Retail Therapy is Not Therapy

In fact, maybe just the opposite.

When something is therapeutic, not only should you feel good, it should give you a sense of fulfillment, and maybe even bring you closer to others around you. Shopping only does the first part — makes you feel better — and only for a short stint.

The long term effects are that it causes you to want more. The next best thing. The next upgrade. And we become addicted to the chase. We begin chasing, for the sake of chasing. Not because the thing we are trying to purchase is a necessity.

Focusing on the next thing is no way to live. There's plenty to be enjoyed now, if we only spent our time appreciating what we already have instead of being infatuated with what luxury to pursue next.

Most of us have water, food on the table, a place to live, and a means to make money to uphold a basic standard of living. That means we have extra money and extra time. It's more important than ever to ask ourselves what we are doing with the rest of the time. Are we enjoying it with loved ones? Deepening relationships? Appreciating the fulfilling and nuanced life that we live?

Or is it just a chase for the next thing, all so you can continue the pursuit for the next thing following that?

Retail therapy is not therapy.

On the other hand, appreciation therapy might be a thing. Appreciation is a way to spend our time, just like shopping is. Except it does everything shopping doesn't do well. It nourishes our soul. It deepens emotional connections with others and builds relationships. It emphasizes that we can be content with what we already have.

I suppose one thing appreciation therapy doesn't do well is acquire material things. But what big deal is that, for someone who has decided that material objects aren't all that important.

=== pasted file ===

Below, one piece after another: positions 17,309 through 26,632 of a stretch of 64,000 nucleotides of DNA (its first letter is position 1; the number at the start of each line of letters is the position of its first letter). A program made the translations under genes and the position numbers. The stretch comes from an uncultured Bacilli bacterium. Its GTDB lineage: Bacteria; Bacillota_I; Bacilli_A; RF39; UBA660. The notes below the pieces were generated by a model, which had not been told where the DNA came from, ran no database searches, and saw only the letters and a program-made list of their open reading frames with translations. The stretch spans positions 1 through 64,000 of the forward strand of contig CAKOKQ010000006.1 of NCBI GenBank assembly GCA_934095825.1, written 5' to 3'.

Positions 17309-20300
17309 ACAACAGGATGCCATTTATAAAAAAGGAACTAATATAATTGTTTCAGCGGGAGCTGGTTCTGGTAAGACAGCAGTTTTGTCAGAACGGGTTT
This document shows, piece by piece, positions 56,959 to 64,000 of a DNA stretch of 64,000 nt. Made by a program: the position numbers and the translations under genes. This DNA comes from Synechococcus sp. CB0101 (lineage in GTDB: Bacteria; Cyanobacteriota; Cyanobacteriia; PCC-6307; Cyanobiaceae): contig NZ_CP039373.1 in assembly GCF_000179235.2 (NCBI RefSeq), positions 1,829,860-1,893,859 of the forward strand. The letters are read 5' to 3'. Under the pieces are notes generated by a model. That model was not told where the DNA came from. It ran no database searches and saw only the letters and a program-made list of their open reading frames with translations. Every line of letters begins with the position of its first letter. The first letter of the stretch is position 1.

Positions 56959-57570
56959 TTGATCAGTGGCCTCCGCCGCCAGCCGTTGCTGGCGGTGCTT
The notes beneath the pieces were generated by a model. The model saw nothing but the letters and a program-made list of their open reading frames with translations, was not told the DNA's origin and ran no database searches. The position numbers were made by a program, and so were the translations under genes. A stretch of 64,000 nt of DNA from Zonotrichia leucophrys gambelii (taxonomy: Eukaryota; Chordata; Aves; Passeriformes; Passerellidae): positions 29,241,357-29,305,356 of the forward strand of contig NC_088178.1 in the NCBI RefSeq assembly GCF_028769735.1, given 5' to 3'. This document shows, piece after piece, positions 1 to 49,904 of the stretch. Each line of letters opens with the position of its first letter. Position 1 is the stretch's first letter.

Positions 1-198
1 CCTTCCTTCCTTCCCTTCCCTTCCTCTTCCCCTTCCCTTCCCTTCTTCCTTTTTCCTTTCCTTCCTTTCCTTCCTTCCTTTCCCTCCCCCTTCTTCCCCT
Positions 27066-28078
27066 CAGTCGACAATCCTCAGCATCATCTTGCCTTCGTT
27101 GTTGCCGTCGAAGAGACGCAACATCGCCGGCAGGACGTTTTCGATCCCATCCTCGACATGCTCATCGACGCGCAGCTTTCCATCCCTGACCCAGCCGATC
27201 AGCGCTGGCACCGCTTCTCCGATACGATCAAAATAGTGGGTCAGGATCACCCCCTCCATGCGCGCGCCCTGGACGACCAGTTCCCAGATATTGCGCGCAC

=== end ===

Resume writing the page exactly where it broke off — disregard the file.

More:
What's the worst that can happen?

My single biggest source of stress seems to be overwhelm at work. Feeling like I don't have enough time to finish my deliverables is what gnaws at me every day.

The strange thing is, I've never not finished what I promised I would. I am not so sure what I'm worried about.

Then again, it could precisely be that I finish the work because I am worried. Does that mean that if I learned to cope with the overwhelm effectively, would I be less effective?

I am a little afraid to find out. But being consistently overwhelmed is also not productive as it can lead to burn out and even resentment in some scenarios.

As with most other difficult situations, it seems to be that shedding a light on negative emotions with a big-picture perspective helps alleviate my concerns.

What's the worst that can happen?

This question seems to magically align big picture priorities in my life and make clear what I'm worried about, and whether I should be worried about it.

In this example, it highlights that, at its core, a job is an economic trade for the employer's money and my time. They pay the market rate for the skillsets I provide, and either one of us could walk away should the deal be too unfavorable for either side.

So if I don't do well, the worst that can happen is that I lose my job, and I continue by searching for a new one. Sure, it'd be inconvenient, but it would not cause a permanent emotional wound, like say, losing a loved one would.

This process of asking myself, "What's the worst that could happen?" seems to be my go-to method for dealing with professional overwhelm.

Maybe my worries are just not that big of a deal.